Sunday, November 1, 2009

Unmotivate your fear: Flying and Climbing

Lately (as in the last 6 months) I've been delving deep into my head and exposing my weaknesses. When I turned 25, something very odd started happening to me, I began to fear. I grew up traveling with my parents. Car trips from our home in Louisville, KY down to Florida, Colorado, Canada, even Mexico. When I was 10, my father accepted a job and we all moved to Hong Kong and the travels we did from there, well, they were exotic. So, who'd a thunk I would start to fear flying in an airplane??? But it happened. Followed by a fear of heights and the ocean. WHAT!!! I started surrendering my will to my fears and instead of them just quietly backing down into the narrows of my mind, they ruled it. When we flew from LA to NZ last spring my fear of flying was at an all-time high. Every bump sent me into a near heart attack/ panic attack (and it was a very bumpy flight). My fear was starting to exhaust me. When we landed in New Zealand, I spent 3 blissful months until the prospect of getting back on the airplane entered my head when we were still two months from returning home, enter my anxiety once again.

Fear builds on itself.

When it comes to high ball bouldering, you have to trust yourself and before you try a climb look at it, know your ability and assume you can and will do it before you get on it. So I started small, got a little bigger, then a little bigger. My first high balls were probably really scary to watch as I lost all sense of technique at the top of climbs and my fear would send my feet skating and my hands clambering for the top (GASP). But the more I did the more I could relax when I got high off the ground. This sense of relaxation when the fear started to set in was a technique I started using in more than just climbing.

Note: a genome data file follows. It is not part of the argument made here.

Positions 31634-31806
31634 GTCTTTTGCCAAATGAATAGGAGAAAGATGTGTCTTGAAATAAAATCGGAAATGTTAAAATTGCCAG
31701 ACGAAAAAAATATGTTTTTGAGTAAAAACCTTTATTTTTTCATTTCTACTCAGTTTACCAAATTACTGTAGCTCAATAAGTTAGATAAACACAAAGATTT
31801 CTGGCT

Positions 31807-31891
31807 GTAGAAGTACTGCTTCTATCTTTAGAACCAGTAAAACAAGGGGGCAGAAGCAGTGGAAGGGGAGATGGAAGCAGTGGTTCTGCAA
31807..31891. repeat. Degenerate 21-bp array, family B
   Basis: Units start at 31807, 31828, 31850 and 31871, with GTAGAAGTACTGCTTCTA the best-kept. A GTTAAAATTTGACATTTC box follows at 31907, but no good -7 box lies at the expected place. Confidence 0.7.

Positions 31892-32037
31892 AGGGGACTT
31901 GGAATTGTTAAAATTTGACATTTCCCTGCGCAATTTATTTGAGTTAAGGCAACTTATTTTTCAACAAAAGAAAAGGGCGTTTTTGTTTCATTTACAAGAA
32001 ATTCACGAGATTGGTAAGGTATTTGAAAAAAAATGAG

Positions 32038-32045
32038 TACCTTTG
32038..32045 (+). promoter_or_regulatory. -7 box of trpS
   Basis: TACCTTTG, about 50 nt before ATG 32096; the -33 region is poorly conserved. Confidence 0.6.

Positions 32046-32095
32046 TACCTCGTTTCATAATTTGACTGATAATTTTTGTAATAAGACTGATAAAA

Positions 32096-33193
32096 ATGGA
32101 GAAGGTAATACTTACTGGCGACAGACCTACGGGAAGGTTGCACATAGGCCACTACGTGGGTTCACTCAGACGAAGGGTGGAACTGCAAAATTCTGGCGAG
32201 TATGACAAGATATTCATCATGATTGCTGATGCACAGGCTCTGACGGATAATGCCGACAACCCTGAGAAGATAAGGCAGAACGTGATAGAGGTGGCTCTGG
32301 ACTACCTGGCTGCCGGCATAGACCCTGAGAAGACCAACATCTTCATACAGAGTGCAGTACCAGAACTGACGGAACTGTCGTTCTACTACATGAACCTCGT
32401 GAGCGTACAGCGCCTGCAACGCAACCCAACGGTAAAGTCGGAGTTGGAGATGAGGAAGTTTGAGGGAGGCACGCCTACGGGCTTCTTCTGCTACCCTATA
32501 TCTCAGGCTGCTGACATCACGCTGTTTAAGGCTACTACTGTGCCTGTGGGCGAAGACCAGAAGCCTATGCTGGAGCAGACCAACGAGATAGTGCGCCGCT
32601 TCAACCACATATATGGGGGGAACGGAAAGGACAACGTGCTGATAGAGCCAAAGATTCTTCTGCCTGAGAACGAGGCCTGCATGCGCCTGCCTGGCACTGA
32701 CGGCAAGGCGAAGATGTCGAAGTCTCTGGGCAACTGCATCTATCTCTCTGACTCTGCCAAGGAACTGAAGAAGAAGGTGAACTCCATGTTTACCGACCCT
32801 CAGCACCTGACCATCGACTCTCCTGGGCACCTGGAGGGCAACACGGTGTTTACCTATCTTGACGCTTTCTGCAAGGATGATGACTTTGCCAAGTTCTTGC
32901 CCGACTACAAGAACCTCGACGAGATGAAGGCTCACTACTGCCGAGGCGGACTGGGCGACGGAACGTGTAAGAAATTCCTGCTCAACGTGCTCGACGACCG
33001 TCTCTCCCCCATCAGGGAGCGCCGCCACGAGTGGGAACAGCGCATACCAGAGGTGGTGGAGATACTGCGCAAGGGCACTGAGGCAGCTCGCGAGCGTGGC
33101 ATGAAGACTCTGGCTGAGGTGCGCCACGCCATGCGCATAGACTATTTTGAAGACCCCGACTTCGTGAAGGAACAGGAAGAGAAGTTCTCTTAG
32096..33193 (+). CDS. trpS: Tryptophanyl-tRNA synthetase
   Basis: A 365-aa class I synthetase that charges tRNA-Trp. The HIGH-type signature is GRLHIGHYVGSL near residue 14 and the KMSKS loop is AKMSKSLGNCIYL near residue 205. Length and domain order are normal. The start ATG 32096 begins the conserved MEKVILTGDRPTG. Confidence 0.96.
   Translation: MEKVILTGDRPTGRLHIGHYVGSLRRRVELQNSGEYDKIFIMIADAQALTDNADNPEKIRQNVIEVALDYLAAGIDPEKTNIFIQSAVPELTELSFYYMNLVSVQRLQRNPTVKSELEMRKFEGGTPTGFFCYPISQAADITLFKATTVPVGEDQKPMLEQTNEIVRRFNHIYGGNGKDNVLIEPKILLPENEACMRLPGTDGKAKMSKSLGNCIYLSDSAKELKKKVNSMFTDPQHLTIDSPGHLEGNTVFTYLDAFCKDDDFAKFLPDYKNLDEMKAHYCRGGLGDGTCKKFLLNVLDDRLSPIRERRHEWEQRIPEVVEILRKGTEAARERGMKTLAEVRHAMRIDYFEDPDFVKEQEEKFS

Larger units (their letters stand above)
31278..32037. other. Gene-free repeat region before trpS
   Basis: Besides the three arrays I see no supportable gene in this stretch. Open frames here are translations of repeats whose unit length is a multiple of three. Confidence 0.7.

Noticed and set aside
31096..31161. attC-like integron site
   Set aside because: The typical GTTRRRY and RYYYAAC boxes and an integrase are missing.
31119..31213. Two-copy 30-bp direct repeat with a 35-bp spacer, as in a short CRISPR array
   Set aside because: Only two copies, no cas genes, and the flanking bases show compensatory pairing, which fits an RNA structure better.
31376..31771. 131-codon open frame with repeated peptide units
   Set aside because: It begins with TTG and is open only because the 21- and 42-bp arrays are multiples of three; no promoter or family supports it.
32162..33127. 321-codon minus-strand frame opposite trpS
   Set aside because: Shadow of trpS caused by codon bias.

photo by Derek Thatcher

Replace fear with a positive feeling.

A few days before we set off back across the ocean on our 12 hour flight, I started meditating on the idea that flying was fun. I imagined myself tucked in an economy chair with clouds floating out the window. I didn't imagine a bumpy flight or Ava misbehaving. I meditated on the idea of a perfect, bump-less, relaxed flight. And boy do you get what you put out there. The flight home was about as nice and relaxing as a flight can get.